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Undergraduate Catalog 2013

Physics and Physics Education

Faculty

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Chair

L. Michael Hayden

Associate Chair

Terrance Worchesky

Professors

James Franson
Anthony M. Johnson
Phillip J. Rous
Yanhua Shih
Geoffrey P. Summers

Associate Professors

Markos Georganopoulos
Ian M. George
Theodosia Gougousi
Mark J. Henriksen
Ivan Kramer
J. Vanderlei Martins
Todd Pittman
Lynn C. Sparling
Laszlo Takacs
T. Jane Turner

Assistant Professors

Jason Kestner
Zhibo Zhang

Lecturers

Lili Cui

Research Professor

L. Larrabee Strow

Research Associate Professors

Peter Kochunov

Research Assistant Professors

Sergio De Souza-Machado

Professor Emeriti

Raymond M. Hoff
Harvey S. Melfi
Robert L. Rasera
Robert C. Reno
Morton H. Rubin

Adjunct Professors

Michael Fitelson
Bryan Jacobs
Mike Krainak
Nockolay Krotkov
Mark Kuchner

Affiliated Assistant Professors

Donald Engel
Sergio De Souza-Machado

Senior Lecturer

Eric C. Anderson

Affiliated Associate Professors

David S. Davis
Susan Hoban
Prasun Kundu
Kevin J. McCann
William S. Olson
Katja Pottschmidt
Tamas Varnai

Courses in this program are listed under PHYS.

Physics students are trained to see and to understand nature in an especially profound way. They learn how to dissect a problem into its essential components, to understand the interrelation of the parts, and to apply mathematical and computational techniques to produce a solution. This type of training is obviously advantageous in many professions besides physics, so physics graduates are found in professions as diverse as patent law, medicine and finance.

UMBC's Department of Physics offers a Bachelor of Science degree in Physics and a Bachelor of Arts degree in Physics Education. Either track can be taken as a terminal degree for graduation.

The Bachelor of Science degree qualifies a student for immediate professional employment or can be used as a basis for entrance into graduate school. The Bachelor of Arts degree is specifically designed for those students planning a career in high school teaching, and it is coordinated with the UMBC education department. This coordination allows students to obtain a degree in physics education in a four-year program that includes certification for teaching high school physics. This method fulfills the State of Maryland requirement for new high school teachers to major in the subject area that they teach.

A special feature of both degree tracks is the opportunity for undergraduates to participate in the faculty's research programs. Many students doing this research are co-authors with their research mentors on papers at technical conferences and in research journals. To help support undergraduate research, the department presents the Langenburg Student Research Award each year to a junior or senior physics major. The Langenburg award is to support the student during the semester he or she is performing research. This award is in addition to University-supported research grants that are available to undergraduate students from the Office of the Provost and the Office of Research for their undergraduate research. 

The departmental honors program requires the course Senior Research (PHYS 499H), but this course can be taken as an elective by any student with consent of his or her academic advisor and a faculty research mentor. This course can be used as one of the two upper-level electives required for the Physics B.S. degree, and the credits earned in this course can be applied as upper-division credits toward the University graduation requirements.  It is important for all students to work closely with their departmental academic advisor to take full advantage of the elective courses offered in physics and in other Departments, especially once a particular career path has been chosen.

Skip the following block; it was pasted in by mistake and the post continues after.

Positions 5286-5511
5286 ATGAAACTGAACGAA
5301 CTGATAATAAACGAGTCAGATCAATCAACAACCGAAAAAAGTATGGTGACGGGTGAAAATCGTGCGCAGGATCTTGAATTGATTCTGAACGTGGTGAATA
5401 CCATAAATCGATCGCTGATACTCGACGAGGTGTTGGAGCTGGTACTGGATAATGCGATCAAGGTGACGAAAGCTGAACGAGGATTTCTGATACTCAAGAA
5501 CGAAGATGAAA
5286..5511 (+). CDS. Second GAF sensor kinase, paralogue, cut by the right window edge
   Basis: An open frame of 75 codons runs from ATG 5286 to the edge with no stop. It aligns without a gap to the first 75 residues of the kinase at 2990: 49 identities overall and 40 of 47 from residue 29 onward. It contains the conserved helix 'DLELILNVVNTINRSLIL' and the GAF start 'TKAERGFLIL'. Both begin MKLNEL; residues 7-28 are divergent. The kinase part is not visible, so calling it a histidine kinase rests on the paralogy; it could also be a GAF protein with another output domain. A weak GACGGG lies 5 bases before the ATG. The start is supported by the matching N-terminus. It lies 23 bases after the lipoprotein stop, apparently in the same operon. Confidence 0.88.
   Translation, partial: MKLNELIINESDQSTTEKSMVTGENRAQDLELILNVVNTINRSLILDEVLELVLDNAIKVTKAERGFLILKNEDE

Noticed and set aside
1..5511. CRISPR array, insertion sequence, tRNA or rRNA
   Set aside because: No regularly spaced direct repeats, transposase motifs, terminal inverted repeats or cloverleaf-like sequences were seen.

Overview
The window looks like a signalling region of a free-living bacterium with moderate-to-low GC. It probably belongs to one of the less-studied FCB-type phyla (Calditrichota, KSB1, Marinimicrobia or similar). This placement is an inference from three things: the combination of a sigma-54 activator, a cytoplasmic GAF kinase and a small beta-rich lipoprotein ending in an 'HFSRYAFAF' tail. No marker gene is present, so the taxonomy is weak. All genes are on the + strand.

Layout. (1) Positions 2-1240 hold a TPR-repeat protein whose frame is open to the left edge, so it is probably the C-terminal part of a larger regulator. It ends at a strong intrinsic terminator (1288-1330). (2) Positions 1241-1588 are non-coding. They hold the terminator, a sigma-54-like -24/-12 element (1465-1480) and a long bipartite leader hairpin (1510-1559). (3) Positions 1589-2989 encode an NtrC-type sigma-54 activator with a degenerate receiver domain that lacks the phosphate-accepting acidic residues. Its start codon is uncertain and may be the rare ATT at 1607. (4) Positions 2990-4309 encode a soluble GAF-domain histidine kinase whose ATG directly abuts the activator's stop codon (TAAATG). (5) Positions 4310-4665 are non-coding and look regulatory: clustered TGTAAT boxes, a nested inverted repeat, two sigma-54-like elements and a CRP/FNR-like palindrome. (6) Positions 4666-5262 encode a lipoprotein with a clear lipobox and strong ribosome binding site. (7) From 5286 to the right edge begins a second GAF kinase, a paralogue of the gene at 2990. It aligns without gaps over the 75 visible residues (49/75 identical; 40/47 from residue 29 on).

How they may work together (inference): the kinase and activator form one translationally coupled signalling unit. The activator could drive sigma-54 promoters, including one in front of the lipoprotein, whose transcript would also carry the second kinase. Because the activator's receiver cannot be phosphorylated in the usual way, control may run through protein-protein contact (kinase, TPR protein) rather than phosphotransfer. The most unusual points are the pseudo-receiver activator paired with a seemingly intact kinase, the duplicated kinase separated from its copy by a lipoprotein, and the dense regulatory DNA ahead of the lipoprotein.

The department offers minors in both physics and in astronomy. The astronomy minor is aimed especially at those students interested in pursuing careers in astronomy or astrophysics.

Also, the department offers a combined B.S./M.S. program for highly qualified students.

The Department is located in a new, 72,000-square-foot Physics Building, which includes many outstanding facilities for undergraduates. There is a tutorial center, the Alvin Meckler Reading Room containing a large number of texts and other physics-related books, and a computer laboratory with PCs configured for both Windows and Linux applications, and the physics student's lounge. The department recently has purchased nearly $6 million worth of new equipment, including a 0.8 meter astronomical telescope, which is housed in a dome on the roof of the Physics Building. Other special facilities in the building include: a class-100 clean room, in which state-of-the-art photonic and electronic devices can be fabricated, and a microscopy facility containing a scanning electron microscope with special characterization attachments and an atomic force microscope. These facilities are used by students in optics courses, in the advanced laboratory course and in undergraduate research projects.

Typically about half the graduating seniors go on to graduate school. Recent UMBC Physics graduates have received PhD degrees at MIT, Harvard, Stanford, The Johns Hopkins University and the Universities of California at Berkeley, Illinois and Michigan, among others.

Career and Academic Paths

The career opportunities for physics majors are numerous and varied. Many of UMBC’s physics majors go on to pursue advanced degrees in physics and allied fields of science and engineering at the nation’s leading graduate schools. Other physics students find employment immediately upon graduation. Recent graduates are working in electro-optics, space physics, computer modeling and semiconductor research, among other fields, with employers such as Northrop Grumman, NASA Goddard Space Flight Center, the National Security Agency and Lawrence Livermore Laboratories. Other graduates have gone on to medical or law school or to other careers for which the problem-solving skills and understanding of the physical world learned in physics courses prepare them.